New Haven, Conn., may very well be the Rodney Dangerfield of American cities. When I told co-workers I was heading there for the weekend, the reactions were fairly consistent. Eyes flew wide open; chins dropped and voices hit levels almost inaudible to all except dogs. "New Haven? Connecticut?'' was the chorus. Yes, New Haven.
New Haven, Conn., may very well be the Rodney Dangerfield of American cities.
When I told co-workers I was heading there for the weekend, the reactions were fairly consistent. Eyes flew wide open; chins dropped and voices hit levels almost inaudible to all except dogs.
"New Haven? Connecticut?'' was the chorus.
Yes, New Haven.
New Haven may have lost a lot of respect during the 1970s and 1980s when Yale University urged students not to stray from campus into the city itself. But under a newer administration, the school has embraced its hometown and helped revive what was, in 1639, America's first planned city.
Naturally, Yale is New Haven's raison d'etre and a good starting place for your tour. The Mead Visitor Center (149 Elm St.; www.yale.edu/visitor) offers an insider's look at one of America's top universities with free student-led tours seven days a week.
Once we slipped past the gates it was like being transported to the set of a Merchant and Ivory film as we stood in the middle of the verdant Old Campus Yard, surrounded by limestone buildings with gabled roofs and stained glass windows.
Yale, which started out as the Collegiate School in 1701, consists of 12 residential colleges with such Anglicized names as Jonathan Edwards, Farnam and Lanman-Wright.
Students are randomly placed in one of the colleges, where they will spend the next four years living. Each college includes sleeping quarters, dining rooms and even movie theaters or bowling alleys in which the 400 or so other residents of the college socialize.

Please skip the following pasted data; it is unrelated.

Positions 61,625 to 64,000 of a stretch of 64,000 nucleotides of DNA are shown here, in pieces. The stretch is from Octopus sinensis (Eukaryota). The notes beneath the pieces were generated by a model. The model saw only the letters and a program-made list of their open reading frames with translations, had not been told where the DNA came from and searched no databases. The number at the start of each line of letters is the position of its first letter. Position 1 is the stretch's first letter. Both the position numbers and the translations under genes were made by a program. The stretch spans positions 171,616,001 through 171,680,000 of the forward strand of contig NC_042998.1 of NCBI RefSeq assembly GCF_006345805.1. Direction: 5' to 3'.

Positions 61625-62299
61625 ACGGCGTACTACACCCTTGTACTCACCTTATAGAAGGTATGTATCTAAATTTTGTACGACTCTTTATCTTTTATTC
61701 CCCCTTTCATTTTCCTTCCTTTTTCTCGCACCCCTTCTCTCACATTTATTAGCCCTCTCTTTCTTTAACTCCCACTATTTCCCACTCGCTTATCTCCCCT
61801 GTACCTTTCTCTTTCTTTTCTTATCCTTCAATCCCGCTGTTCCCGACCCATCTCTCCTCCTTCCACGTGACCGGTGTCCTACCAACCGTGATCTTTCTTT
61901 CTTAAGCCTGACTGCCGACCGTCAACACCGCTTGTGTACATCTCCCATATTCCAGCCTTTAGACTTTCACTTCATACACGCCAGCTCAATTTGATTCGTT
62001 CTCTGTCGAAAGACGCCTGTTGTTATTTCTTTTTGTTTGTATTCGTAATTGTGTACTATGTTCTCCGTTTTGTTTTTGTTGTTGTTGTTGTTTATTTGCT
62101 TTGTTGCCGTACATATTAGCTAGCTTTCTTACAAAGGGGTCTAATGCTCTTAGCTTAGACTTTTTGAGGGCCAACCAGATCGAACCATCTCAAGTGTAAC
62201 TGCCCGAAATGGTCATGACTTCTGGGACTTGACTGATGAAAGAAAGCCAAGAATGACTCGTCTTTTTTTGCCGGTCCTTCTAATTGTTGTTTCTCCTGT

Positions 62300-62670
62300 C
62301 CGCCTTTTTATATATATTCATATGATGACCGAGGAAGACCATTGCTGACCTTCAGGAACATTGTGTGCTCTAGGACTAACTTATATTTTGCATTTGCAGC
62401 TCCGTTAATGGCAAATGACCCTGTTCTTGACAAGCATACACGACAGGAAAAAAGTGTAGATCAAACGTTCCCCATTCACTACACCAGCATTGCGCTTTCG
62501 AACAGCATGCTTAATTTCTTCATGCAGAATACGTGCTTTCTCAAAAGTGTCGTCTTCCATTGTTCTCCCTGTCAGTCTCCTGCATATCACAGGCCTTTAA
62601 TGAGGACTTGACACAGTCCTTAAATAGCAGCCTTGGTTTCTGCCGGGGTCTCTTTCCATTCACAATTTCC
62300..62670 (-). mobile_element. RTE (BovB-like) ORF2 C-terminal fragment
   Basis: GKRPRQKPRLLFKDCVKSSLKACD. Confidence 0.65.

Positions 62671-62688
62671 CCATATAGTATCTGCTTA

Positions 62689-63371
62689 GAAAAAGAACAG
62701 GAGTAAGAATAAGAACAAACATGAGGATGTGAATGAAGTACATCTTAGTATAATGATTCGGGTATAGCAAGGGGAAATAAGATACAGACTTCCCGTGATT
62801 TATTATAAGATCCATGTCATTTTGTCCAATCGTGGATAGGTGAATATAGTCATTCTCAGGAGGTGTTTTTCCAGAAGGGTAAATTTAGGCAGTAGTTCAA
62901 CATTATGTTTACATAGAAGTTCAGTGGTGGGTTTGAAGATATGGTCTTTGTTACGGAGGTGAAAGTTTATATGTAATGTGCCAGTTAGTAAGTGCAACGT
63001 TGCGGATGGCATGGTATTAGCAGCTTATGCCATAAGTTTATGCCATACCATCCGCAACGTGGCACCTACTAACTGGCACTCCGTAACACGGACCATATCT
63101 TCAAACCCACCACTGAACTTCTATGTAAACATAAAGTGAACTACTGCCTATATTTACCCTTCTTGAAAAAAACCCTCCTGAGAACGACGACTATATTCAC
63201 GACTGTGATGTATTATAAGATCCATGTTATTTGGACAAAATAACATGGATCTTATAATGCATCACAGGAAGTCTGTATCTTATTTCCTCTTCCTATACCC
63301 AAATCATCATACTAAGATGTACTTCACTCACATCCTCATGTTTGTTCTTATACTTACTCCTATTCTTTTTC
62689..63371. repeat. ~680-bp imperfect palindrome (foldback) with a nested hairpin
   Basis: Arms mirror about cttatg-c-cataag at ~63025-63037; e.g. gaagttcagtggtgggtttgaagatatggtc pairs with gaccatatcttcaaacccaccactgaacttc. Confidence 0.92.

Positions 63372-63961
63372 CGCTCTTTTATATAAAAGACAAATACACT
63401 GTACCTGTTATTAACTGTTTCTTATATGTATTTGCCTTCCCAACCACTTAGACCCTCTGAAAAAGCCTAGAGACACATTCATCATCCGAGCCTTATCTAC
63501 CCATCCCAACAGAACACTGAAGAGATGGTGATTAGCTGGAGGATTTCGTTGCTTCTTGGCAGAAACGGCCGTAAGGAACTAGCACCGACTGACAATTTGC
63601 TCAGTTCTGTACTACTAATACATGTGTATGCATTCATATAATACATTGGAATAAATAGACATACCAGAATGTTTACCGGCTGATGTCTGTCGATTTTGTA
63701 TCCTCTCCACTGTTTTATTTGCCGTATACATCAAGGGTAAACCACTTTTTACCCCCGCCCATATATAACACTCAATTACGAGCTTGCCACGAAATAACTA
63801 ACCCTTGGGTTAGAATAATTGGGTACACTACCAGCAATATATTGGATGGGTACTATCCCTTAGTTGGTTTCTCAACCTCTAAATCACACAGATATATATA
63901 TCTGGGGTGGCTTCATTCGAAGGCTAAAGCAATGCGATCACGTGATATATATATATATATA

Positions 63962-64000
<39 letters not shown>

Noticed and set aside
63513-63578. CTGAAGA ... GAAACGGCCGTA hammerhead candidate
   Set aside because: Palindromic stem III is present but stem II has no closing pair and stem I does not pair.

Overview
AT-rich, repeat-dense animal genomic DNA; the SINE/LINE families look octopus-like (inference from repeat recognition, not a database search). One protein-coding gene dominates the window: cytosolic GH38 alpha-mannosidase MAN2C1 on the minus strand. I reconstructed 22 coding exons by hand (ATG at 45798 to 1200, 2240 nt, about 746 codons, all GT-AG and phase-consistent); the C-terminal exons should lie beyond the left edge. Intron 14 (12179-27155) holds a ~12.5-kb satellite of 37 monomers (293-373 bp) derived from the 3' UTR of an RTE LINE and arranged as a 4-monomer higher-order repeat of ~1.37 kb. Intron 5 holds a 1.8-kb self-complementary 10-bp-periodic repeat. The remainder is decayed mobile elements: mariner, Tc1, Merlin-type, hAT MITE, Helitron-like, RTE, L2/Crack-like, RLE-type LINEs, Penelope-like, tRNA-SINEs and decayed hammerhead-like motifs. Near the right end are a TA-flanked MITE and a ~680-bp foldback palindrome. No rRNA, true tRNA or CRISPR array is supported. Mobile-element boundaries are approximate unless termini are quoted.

Although a peek inside a typical dorm room wasn't included, we did get a chance to visit the Commons Dining Hall, which has dark brown, two-story walls and rows of long tables - the setting would not be out of place in a Harry Potter movie.
Off campus, too, there are plenty of places to grab a bite or luxuriate over a five-course dinner, New Haven being a bit of a foodie enclave.
The doyenne of the New Haven culinary scene is Claire Criscuolo, who runs Claire's Corner Copia (1000 Chapel St.; www.clairescornercopia.com).
For more than 30 years, Criscuolo has fed students and townies alike with her vegetarian creations that rely on homegrown and organic ingredients. A salad may include a base of organic spinach topped with succulent pears, pleasingly tart dried cranberries and finished with a flourish of creamy, slightly salty feta cheese.
Criscuolo sees her job as more than satisfying her customers' hunger. She said she wants to fill their souls as well through education on making better food choices and supporting local farmers. Each month, through her Coins for Causes program, all the money placed in a collection jar by the cash register goes to a different charity.
Last year, Claire's customers helped raise $600 to assist New Haven's immigrant community, gave $1,000 to the Leukemia and Lymphoma Society and $200 to the Walk for AIDS, organized by Yale students.
``It speaks to what this restaurant is,'' said Criscuolo. ``We are feeding people, nourishing people and nurturing people. It's a 10-burner stove of social activism.''
At Zinc (964 Chapel St.; www.zincfood.com), chef/owner Denise Appel uses Connecticut farm products to whip up dishes like wild boar ragout with orecchiette and seared sea scallops with Jerusalem artichoke butter sauce that would feel at home in any top New York City eatery.
But if you're looking for the real New Haven experience head to Louis' Lunch, which claims to be the home of America's first hamburger.